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Agora
Definitionby Joshua J. Mark

Agora

The term agora (pronounced ah-go-RAH) is Greek for 'open place of assembly' and, early in the history of Greece, designated the area in a city where free-born citizens could gather to hear civic announcements, muster for military campaigns...
Olympias
Definitionby Donald L. Wasson

Olympias

Olympias (c. 375-316 BCE) was the second wife of Philip II of Macedon (r. 359-336 BCE) and the mother of Alexander the Great (r. 336-323 BCE). Olympias was the driving force behind Alexander's rise to the throne and was accused of having...
Themistocles
Definitionby Mark Cartwright

Themistocles

Themistocles (c. 524 - c. 460 BCE) was an Athenian statesman and general (strategos) whose emphasis on naval power and military skills were instrumental during the Persian wars, victory in which ensured that Greece survived its greatest ever...
Stadium
Definitionby Mark Cartwright

Stadium

In the ancient Greek world, the word stadium or stadion referred to a measurement of distance, a foot-race, and the place where the race was held and observed by spectators. The Great Games Greek sporting events were closely connected...
The Army of Alexander the Great
Articleby Donald L. Wasson

The Army of Alexander the Great

No military commander in history has ever won a battle by himself. To be successful he needs the support of a well-trained army who will follow him regardless of the cost whether it be a stunning victory or hopeless defeat. One need only...
Temple of Athena Nike
Articleby Joshua J. Mark

Temple of Athena Nike

The Temple of Athena Nike, on the southwest bastion of the Acropolis, is smaller than the other buildings behind it but no less impressive. It was completed in 420 BCE during the restoration of Athens after the Persian invasion of 480 BCE...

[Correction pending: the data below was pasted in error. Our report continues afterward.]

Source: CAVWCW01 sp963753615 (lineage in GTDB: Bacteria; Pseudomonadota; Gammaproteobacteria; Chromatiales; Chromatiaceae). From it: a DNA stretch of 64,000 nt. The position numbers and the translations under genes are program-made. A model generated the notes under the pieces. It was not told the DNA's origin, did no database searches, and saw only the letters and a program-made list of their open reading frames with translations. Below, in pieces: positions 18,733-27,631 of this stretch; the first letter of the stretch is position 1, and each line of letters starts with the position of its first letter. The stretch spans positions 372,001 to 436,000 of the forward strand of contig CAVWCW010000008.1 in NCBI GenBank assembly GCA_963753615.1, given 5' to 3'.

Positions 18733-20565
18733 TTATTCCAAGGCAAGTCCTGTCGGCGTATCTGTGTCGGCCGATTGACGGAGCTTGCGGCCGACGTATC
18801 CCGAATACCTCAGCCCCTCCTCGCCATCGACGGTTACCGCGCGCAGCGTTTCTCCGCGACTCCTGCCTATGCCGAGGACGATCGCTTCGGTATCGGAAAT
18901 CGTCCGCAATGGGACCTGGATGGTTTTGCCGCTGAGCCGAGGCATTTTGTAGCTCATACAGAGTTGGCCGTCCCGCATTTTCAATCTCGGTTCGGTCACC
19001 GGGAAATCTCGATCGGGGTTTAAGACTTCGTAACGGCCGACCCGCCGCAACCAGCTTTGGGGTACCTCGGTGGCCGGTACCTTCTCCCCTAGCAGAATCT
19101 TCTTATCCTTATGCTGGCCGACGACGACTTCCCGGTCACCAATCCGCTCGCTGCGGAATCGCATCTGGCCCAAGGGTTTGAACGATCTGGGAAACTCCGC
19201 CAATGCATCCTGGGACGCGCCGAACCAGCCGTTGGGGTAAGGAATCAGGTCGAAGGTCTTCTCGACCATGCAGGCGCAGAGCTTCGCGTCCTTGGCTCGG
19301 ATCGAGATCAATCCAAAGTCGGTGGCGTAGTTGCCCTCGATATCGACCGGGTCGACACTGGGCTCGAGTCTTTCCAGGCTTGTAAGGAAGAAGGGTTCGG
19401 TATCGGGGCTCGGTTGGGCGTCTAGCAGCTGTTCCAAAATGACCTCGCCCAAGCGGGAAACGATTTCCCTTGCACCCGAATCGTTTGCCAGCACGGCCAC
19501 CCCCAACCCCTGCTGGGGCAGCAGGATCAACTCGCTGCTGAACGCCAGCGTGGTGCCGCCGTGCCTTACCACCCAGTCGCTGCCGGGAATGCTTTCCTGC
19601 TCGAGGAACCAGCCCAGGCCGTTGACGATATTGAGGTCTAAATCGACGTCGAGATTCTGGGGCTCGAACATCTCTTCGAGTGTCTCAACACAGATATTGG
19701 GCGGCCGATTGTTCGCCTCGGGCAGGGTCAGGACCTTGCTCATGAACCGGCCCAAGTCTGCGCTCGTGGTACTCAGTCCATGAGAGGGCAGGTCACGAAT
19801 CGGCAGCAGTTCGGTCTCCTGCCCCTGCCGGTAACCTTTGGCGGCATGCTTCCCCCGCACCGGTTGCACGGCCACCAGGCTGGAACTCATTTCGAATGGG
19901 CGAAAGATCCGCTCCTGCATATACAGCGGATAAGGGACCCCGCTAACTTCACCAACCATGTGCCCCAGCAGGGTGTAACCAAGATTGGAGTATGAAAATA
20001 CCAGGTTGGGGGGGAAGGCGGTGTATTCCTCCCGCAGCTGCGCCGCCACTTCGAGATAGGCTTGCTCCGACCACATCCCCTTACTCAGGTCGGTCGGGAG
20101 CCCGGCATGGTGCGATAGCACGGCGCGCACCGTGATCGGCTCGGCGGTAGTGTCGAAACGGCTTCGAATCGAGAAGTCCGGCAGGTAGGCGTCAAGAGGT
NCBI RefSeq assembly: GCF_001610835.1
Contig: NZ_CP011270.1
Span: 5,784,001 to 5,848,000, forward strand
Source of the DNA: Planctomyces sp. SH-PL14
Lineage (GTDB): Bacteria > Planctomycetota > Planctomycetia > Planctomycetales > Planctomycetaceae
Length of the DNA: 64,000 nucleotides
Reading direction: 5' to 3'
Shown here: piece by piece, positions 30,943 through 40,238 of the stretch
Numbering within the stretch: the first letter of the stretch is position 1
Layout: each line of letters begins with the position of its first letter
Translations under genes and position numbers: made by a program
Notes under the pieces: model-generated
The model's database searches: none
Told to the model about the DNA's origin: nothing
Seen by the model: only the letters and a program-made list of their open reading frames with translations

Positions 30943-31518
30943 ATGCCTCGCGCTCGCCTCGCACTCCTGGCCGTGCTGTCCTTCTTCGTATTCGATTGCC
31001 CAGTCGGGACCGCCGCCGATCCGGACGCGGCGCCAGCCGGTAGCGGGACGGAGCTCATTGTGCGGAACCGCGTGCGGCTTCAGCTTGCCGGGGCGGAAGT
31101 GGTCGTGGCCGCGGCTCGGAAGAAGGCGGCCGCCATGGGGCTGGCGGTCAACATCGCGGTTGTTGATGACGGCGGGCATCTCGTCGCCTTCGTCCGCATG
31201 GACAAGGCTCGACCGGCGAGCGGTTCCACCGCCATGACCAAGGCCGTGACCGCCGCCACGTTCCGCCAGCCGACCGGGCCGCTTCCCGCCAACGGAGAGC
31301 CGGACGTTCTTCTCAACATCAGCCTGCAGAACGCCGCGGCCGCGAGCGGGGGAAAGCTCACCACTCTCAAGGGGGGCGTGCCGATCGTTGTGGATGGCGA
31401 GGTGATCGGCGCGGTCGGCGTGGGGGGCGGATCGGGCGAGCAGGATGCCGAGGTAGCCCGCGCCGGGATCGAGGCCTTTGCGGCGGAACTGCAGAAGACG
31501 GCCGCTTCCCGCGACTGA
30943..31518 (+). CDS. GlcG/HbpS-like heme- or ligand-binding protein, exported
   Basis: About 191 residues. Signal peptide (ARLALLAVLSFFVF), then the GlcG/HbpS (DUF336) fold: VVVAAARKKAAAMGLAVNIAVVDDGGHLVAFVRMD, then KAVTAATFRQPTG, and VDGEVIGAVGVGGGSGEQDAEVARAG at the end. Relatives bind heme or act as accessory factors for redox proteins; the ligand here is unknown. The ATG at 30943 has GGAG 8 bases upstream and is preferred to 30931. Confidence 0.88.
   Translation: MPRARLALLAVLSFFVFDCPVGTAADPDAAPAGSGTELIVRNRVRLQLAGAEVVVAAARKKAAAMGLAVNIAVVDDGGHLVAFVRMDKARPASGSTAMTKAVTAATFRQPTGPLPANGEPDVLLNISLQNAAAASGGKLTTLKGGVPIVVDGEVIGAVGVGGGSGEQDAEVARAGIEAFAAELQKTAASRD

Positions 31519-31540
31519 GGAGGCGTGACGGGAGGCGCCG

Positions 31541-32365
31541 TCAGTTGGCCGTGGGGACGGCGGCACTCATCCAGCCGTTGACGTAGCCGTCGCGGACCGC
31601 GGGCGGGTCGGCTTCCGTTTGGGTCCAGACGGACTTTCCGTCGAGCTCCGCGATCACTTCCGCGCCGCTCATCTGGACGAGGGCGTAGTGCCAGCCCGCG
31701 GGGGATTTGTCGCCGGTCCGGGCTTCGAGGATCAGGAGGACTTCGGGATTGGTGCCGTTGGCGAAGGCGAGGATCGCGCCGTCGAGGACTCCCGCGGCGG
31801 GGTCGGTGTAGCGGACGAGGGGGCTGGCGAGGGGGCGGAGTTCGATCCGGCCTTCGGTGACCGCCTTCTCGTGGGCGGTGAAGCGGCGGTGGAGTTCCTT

Ten Noble and Notorious Women of Ancient Greece
Articleby Joshua J. Mark

Ten Noble and Notorious Women of Ancient Greece

Women in ancient Greece, outside of Sparta, had almost no rights and no political or legal power. Even so, some women broke through the social and cultural restrictions to make their mark on history. All of the women did so at great personal...
The Greek Strategy at the Battle of Salamis 480 BCE
Articleby Antonis Mistriotis

The Greek Strategy at the Battle of Salamis 480 BCE

The history of the second Persian war as presented in most of the modern literature is solely based on Herodotus' Histories. However, Herodotus' narration seems to contain several unrealistic elements which raise doubts about the actual strategy...
The Delian League, Part 1: Origins Down to the Battle of Eurymedon (480/79-465/4 BCE)
Articleby Christopher Planeaux

The Delian League, Part 1: Origins Down to the Battle of Eurymedon (480/79-465/4 BCE)

This text is part of an article series on the Delian League. The modern term Delian League refers to the primarily maritime συμμᾰχία or symmachy (offensive-defensive alliance) among various Greek poleis, which emerged after the second...
Gideon
Definitionby Rebecca Denova

Gideon

Gideon was a judge and military leader, whose story was recounted in the Biblical Book of Judges. “Judge” (Hebrew, shofet) in this book was not a circuit, court judge, but someone raised up by the God of Israel during a crisis. It is equivalent...
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